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Sikhs in US condemn the burning of US flag by protestors in New Delhi

August 10, 2012 | By

Washington, USA (August 10, 2012): Dr. Rajwant Singh, Chairman of Sikh Council on Religion and Education (SCORE), on August 07, 2012 condemned the burning of the American flag by individuals in New Delhi protesting the shooting in Wisconsin which led to death of six Sikhs.

Dr. Singh said, “The Sikhs have received a significant outpouring of support from all levels of government, the mainstream media, and the broader American public. We are thankful for this support during this difficult time. These protesters in India are operating under assumptions that are simply not true. We have been embraced across the nation.”

“President Obama ordered that American flags be flown at half staff in honor of the victims of the shooting, a gesture that reflects the extent to which Sikhs have been supported,” noted Dawinder S. Sidhu, a law professor and SCORE volunteer.

American support for Sikhs indeed has been global, observed Dr. Singh. “We are grateful that U.S. Ambassador to India Nancy Powell paid her respects at a Sikh gurdwara in New Delhi and that Secretary of State Hillary Clinton reached out to her Indian counterpart as well.”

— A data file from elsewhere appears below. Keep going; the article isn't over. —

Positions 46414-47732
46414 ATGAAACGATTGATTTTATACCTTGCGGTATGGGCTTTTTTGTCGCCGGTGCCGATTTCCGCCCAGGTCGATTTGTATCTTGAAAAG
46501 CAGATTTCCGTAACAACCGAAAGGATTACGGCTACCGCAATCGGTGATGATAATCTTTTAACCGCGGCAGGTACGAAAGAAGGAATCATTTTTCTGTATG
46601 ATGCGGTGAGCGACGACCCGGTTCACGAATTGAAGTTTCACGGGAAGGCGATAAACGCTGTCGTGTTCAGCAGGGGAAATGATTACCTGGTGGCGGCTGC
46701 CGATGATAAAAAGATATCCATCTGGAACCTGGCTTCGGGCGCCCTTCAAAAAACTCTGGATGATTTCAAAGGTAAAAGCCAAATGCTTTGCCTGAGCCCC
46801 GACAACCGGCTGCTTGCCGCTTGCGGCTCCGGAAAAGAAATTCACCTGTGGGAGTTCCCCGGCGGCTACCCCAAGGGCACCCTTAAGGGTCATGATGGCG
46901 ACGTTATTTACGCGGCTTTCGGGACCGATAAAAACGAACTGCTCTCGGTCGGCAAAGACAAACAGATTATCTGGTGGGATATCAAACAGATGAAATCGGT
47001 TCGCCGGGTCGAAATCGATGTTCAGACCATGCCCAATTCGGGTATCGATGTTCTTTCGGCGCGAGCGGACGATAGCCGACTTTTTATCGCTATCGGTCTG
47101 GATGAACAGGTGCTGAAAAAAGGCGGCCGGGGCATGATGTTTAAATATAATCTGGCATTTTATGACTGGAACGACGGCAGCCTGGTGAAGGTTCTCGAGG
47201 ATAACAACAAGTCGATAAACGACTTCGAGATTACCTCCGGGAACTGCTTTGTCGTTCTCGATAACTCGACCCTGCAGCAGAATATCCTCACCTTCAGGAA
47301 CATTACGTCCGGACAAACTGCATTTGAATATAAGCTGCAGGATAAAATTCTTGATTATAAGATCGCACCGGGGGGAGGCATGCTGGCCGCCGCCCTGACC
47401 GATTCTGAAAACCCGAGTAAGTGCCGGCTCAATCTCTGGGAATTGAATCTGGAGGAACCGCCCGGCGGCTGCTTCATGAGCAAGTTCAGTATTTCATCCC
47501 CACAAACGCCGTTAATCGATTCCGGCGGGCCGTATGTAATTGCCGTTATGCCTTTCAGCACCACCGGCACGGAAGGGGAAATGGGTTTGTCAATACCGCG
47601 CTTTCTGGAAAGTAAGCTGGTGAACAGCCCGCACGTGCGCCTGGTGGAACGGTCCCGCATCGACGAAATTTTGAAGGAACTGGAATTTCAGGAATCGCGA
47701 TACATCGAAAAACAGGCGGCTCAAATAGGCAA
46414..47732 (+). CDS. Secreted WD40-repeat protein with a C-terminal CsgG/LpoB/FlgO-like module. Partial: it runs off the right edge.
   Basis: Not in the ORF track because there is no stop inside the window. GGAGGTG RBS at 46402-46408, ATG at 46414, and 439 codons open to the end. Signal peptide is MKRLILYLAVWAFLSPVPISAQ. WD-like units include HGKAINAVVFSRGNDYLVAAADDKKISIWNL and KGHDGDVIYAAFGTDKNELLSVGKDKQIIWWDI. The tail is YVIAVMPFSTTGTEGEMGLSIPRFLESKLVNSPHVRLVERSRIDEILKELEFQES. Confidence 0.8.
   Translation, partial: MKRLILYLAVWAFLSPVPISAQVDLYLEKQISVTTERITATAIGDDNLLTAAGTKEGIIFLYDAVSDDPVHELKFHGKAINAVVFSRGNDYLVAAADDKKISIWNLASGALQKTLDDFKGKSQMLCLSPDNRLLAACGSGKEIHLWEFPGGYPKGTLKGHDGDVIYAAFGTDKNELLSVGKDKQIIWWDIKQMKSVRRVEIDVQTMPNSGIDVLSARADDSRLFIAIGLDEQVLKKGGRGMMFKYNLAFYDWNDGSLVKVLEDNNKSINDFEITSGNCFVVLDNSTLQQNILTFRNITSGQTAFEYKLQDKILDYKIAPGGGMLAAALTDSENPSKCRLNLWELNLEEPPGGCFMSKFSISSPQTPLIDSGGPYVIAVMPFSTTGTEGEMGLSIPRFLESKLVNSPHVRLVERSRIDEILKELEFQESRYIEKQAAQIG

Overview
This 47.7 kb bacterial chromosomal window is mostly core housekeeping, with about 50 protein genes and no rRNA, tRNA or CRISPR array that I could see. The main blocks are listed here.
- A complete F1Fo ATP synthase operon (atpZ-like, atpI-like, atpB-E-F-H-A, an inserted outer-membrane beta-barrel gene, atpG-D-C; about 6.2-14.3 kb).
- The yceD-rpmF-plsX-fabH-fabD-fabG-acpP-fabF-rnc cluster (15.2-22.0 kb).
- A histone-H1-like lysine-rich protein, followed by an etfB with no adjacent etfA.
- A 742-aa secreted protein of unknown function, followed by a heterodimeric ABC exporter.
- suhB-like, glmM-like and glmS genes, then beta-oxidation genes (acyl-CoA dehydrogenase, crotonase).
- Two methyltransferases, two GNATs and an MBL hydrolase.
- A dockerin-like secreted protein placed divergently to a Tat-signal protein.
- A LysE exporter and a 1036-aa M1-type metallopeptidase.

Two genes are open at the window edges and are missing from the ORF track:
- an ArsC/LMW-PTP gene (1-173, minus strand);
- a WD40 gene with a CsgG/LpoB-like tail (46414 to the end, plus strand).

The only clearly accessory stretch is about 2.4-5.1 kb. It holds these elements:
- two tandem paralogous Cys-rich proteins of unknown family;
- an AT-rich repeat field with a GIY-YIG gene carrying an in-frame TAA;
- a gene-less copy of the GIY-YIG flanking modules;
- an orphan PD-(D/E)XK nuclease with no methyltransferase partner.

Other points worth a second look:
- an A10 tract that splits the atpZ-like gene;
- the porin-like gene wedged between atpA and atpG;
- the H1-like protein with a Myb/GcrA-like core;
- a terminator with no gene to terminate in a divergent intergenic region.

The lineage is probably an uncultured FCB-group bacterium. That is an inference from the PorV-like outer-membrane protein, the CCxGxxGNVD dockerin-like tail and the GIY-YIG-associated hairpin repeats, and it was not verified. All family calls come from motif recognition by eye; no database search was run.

Dr. Singh warned the media, stating that, “the protesters in India do not speak for Sikh-Americans and thus should not be portrayed as having anything to do with the shootings and its aftermath. I urge the media to not give these protesters the attention they are seeking or give credibility to their unfounded and wrong views.”

He appealed, “the Sikh community’s response in the United States has been one of optimism and inclusion. For example, we ask all Americans to join us in candlelight vigils honoring the victims and in our services this Sunday at local gurdwaras. Our attempt to engage one another peacefully should be contrasted with the uninformed theatrics of those in India.” Dr. Singh added that the protests are “harming Sikh-American attempts to heal and bring people together at a difficult time.”

As the U.S. Attorney, James Santelle, mentioned just yesterday, the true Sikh ethos is one of positivity and optimism. Sikh-Americans believe this strongly, and any violent protests are contrary to that fundamental spirit.

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